Myth: GMOs are harmful to you.

Fact: Throughout their more than 25 years on the market, GMO foods have a solid, safe track record with zero illness or death. Food produced from GM crops is safe to eat and poses no greater risk than eating the same foods that contain ingredients from crop plants which were bred using traditional plant breeding techniques. This has been confirmed by numerous regulatory agencies, national academies of science, scientists, and prominent health associations worldwide. From close to one thousand studies and publications, animal studies, allergenicity testing and North American and European health data covering 20 years of research, it was concluded that no substantiated evidence of a difference in risks to human health between current commercially available genetically engineered crops and conventionally bred crops exists.

Myth: There are no long-term health studies on GMOs.

Fact: Many long-term health studies have been carried out on GMOs. Apart from the fact that GMOs have a long and safe track record, these crops are also extensively and repeatedly tested for both environmental as well as consumer safety. Such tests are reviewed by government agencies in countries around the globe. Since 1992, more than 40 government agencies have given their green light for the use of GMOs in food, feed and for cultivation. A 2010 study of the European Commission states, “the main conclusion, after more than 130 research projects covering a period of more than 25 years of research and involving more than 500 independent research groups, is that biotechnology, in particular GMOs, are not per se riskier than, e.g., conventional plant breeding technologies.”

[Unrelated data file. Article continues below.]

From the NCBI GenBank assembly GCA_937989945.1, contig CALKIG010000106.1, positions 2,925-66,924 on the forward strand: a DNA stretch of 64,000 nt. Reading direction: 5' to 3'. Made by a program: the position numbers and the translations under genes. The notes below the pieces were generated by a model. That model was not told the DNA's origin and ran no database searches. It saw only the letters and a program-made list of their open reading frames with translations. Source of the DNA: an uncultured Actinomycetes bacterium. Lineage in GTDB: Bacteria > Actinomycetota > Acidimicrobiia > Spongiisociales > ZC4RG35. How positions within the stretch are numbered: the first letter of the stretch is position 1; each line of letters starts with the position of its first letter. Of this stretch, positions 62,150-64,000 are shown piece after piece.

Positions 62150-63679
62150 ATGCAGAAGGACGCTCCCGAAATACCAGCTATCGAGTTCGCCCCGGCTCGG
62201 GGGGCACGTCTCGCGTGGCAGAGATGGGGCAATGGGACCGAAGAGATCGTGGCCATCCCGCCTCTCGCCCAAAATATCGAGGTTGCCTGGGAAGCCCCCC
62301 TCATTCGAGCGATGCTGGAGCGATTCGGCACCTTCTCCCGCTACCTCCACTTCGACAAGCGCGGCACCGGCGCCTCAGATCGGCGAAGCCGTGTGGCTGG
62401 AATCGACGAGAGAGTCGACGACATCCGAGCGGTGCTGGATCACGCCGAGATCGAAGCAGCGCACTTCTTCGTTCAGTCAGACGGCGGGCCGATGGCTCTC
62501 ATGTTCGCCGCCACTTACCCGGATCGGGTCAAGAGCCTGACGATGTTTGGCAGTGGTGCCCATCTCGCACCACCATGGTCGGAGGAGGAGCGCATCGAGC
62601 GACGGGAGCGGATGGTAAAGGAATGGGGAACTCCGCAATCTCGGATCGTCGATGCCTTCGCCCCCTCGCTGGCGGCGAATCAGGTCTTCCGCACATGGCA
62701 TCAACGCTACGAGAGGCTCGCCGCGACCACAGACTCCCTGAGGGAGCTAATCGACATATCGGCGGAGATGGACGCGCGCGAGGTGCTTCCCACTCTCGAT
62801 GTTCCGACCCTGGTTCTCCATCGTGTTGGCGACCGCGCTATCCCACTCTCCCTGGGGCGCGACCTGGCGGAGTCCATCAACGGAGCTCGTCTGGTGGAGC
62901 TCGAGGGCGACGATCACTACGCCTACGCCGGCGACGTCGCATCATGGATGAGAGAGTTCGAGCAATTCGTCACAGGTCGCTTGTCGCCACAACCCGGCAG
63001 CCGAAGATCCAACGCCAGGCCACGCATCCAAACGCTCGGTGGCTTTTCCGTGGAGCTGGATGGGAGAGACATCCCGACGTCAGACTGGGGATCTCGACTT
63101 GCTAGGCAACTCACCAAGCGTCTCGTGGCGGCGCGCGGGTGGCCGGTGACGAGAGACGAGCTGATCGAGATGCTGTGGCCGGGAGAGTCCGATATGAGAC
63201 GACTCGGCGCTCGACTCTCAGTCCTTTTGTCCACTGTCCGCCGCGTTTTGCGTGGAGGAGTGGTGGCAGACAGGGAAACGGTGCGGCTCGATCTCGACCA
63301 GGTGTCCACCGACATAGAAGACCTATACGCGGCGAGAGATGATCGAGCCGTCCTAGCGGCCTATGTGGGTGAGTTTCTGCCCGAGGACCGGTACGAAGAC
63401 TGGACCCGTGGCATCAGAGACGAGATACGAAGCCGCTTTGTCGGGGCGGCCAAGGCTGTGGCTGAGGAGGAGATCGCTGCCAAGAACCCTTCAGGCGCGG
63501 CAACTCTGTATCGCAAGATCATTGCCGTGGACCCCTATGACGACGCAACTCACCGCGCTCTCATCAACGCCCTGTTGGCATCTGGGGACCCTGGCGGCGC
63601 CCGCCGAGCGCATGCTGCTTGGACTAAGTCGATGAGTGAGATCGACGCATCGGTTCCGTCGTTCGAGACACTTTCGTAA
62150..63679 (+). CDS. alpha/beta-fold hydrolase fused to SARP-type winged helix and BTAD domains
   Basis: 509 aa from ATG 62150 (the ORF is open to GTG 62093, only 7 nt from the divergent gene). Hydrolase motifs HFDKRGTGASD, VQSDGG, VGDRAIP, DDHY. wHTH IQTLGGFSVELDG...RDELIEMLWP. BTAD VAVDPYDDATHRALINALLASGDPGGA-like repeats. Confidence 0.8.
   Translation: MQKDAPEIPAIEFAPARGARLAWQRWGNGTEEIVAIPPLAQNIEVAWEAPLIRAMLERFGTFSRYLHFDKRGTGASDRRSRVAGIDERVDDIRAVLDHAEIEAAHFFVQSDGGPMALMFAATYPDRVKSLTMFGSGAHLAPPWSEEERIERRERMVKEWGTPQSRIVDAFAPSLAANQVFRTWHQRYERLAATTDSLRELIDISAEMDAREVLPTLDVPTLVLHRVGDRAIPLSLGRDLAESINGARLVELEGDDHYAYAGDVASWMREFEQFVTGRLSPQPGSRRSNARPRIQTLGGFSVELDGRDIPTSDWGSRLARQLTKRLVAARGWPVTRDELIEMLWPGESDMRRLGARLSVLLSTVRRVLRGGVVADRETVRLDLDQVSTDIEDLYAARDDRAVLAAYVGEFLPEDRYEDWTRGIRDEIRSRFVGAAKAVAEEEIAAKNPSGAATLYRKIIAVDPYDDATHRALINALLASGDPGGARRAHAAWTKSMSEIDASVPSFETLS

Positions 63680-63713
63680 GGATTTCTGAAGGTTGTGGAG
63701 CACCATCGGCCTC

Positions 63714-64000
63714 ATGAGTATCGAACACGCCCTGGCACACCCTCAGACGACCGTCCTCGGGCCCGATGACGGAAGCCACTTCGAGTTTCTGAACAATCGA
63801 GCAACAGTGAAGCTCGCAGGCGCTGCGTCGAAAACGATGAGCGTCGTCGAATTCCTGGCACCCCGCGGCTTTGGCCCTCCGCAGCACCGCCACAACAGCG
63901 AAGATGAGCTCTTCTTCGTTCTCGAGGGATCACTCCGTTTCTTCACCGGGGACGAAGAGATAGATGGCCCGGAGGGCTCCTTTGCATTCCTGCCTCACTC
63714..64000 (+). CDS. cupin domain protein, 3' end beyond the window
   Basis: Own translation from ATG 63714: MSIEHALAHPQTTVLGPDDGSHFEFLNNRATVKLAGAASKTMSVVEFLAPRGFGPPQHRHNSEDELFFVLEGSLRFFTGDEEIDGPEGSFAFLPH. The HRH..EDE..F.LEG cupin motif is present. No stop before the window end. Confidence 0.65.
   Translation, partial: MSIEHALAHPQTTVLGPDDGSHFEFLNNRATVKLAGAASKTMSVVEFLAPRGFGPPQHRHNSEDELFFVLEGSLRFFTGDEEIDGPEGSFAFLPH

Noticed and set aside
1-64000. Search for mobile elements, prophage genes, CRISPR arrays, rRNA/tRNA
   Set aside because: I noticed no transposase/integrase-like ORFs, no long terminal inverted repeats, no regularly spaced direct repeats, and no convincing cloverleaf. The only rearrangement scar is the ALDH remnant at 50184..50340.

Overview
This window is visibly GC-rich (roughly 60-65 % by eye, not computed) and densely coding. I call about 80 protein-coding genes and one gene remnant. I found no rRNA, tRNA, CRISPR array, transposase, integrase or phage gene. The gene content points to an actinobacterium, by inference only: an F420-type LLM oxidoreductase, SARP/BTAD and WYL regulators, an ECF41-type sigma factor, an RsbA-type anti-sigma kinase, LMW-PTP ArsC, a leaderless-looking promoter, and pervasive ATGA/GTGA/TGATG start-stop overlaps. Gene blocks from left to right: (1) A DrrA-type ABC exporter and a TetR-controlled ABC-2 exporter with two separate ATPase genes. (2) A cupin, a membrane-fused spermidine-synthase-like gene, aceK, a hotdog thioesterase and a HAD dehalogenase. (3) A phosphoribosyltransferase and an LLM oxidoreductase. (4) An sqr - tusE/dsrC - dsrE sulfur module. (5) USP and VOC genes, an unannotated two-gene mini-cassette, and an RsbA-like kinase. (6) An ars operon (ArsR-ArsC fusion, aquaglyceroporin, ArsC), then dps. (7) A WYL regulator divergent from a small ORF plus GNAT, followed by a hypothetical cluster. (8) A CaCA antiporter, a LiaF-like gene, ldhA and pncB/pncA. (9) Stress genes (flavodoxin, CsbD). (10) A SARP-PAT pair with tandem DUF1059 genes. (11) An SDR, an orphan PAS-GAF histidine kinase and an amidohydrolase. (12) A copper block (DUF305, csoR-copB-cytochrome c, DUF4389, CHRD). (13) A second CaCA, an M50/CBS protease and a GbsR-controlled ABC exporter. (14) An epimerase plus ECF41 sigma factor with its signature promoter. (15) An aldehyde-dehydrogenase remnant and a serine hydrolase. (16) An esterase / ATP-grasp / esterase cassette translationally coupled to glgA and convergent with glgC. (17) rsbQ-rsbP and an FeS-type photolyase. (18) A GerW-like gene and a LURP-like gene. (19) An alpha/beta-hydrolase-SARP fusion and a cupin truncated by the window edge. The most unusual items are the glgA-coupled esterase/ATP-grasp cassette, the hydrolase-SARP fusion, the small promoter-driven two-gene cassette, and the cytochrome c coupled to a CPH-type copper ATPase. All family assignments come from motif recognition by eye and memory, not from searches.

Myth: GMOs are not natural.

Fact: Humans have been selectively breeding plants and animals for countless millennia. The transfer of genes across various species by bacteria and viruses has been happening naturally for millions of years, and genetic engineering mimics this process.

Myth: GMOs won’t be able to feed everyone on this planet.

Fact: No single plant breeding or agricultural system can or will sustainably feed 9 billion people. There is no “magic solution”. To assist in achieving this aim, a combination of conventional, organic and biotech agriculture is needed, as well as small-holder and large-scale farming systems. Transforming entire food systems, including better transport and storage systems, as well as reducing food loss and waste, will also be key to feeding a growing global population.

Myth: It is difficult to nearly impossible for GM crops and organic farming to coexist.

Fact: The U.S., the nation with the most acreage dedicated to growing GM crops, is seeing a significant rise in organic farming. Many farmers grow GM crops, conventional crops, and grow organically on their farm, depending on the crop and the economics and markets available to them. It’s important to note the IFOAM World Board’s opinion in May 2002: “[‚Ķ] The potential of GMO contamination does not alter the traditional approach of certifying organic as a “production method” rather than an end-product guarantee. Organic products are not defined or certified as being “free” of unwanted pollution [‚Ķ].

Editor’s Note: This piece originally appeared on our sister publication’s site, European Seed.

Read more myths from the industry at:

Breaking Myths Surrounding the Seed Sector

Myth: Private Breeding Can Feed the World

Top Agriculture Myths in 2022

Gene Editing Excites the Minds — and Taste Buds — of Consumers

Going Beyond the Ag Chemical Headlines